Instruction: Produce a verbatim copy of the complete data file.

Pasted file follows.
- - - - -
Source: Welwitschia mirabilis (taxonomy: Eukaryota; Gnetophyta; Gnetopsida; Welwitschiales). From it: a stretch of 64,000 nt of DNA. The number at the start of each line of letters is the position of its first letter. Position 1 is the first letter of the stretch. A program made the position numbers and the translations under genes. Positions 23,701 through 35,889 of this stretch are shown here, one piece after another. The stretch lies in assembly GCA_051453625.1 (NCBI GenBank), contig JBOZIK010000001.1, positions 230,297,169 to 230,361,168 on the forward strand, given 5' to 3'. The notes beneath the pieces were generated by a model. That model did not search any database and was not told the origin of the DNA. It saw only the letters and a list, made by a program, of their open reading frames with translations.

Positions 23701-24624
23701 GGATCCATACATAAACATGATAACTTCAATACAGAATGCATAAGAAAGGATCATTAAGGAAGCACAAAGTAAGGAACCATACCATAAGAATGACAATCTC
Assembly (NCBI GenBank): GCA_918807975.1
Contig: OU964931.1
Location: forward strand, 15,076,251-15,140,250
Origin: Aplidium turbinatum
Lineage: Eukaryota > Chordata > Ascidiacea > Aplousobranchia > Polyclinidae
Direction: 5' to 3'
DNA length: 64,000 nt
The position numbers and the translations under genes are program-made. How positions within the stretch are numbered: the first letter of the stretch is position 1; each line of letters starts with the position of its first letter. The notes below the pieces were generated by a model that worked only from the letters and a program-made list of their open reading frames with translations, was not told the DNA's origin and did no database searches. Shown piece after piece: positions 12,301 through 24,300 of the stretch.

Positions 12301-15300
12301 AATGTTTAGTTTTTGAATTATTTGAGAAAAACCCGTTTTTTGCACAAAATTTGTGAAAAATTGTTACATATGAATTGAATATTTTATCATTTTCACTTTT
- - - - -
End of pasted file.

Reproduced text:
Source: Welwitschia mirabilis (taxonomy: Eukaryota; Gnetophyta; Gnetopsida; Welwitschiales). From it: a stretch of 64,000 nt of DNA. The number at the start of each line of letters is the position of its first letter. Position 1 is the first letter of the stretch. A program made the position numbers and the translations under genes. Positions 23,701 through 35,889 of this stretch are shown here, one piece after another. The stretch lies in assembly GCA_051453625.1 (NCBI GenBank), contig JBOZIK010000001.1, positions 230,297,169 to 230,361,168 on the forward strand, given 5' to 3'. The notes beneath the pieces were generated by a model. That model did not search any database and was not told the origin of the DNA. It saw only the letters and a list, made by a program, of their open reading frames with translations.

Positions 23701-24624
23701 GGATCCATACATAAACATGATAACTTCAATACAGAATGCATAAGAAAGGATCATTAAGGAAGCACAAAGTAAGGAACCATACCATAAGAATGACAATCTC
Assembly (NCBI GenBank): GCA_918807975.1
Contig: OU964931.1
Location: forward strand, 15,076,251-15,140,250
Origin: Aplidium turbinatum
Lineage: Eukaryota > Chordata > Ascidiacea > Aplousobranchia > Polyclinidae
Direction: 5' to 3'
DNA length: 64,000 nt
The position numbers and the translations under genes are program-made. How positions within the stretch are numbered: the first letter of the stretch is position 1; each line of letters starts with the position of its first letter. The notes below the pieces were generated by a model that worked only from the letters and a program-made list of their open reading frames with translations, was not told the DNA's origin and did no database searches. Shown piece after piece: positions 12,301 through 24,300 of the stretch.

Positions 12301-15300
12301 AATGTTTAGTTTTTGAATTATTTGAGAAAAACCCGTTTTTTGCACAAAATTTGTGAAAAATTGTTACATATGAATTGAATATTTTATCATTTTCACTTTT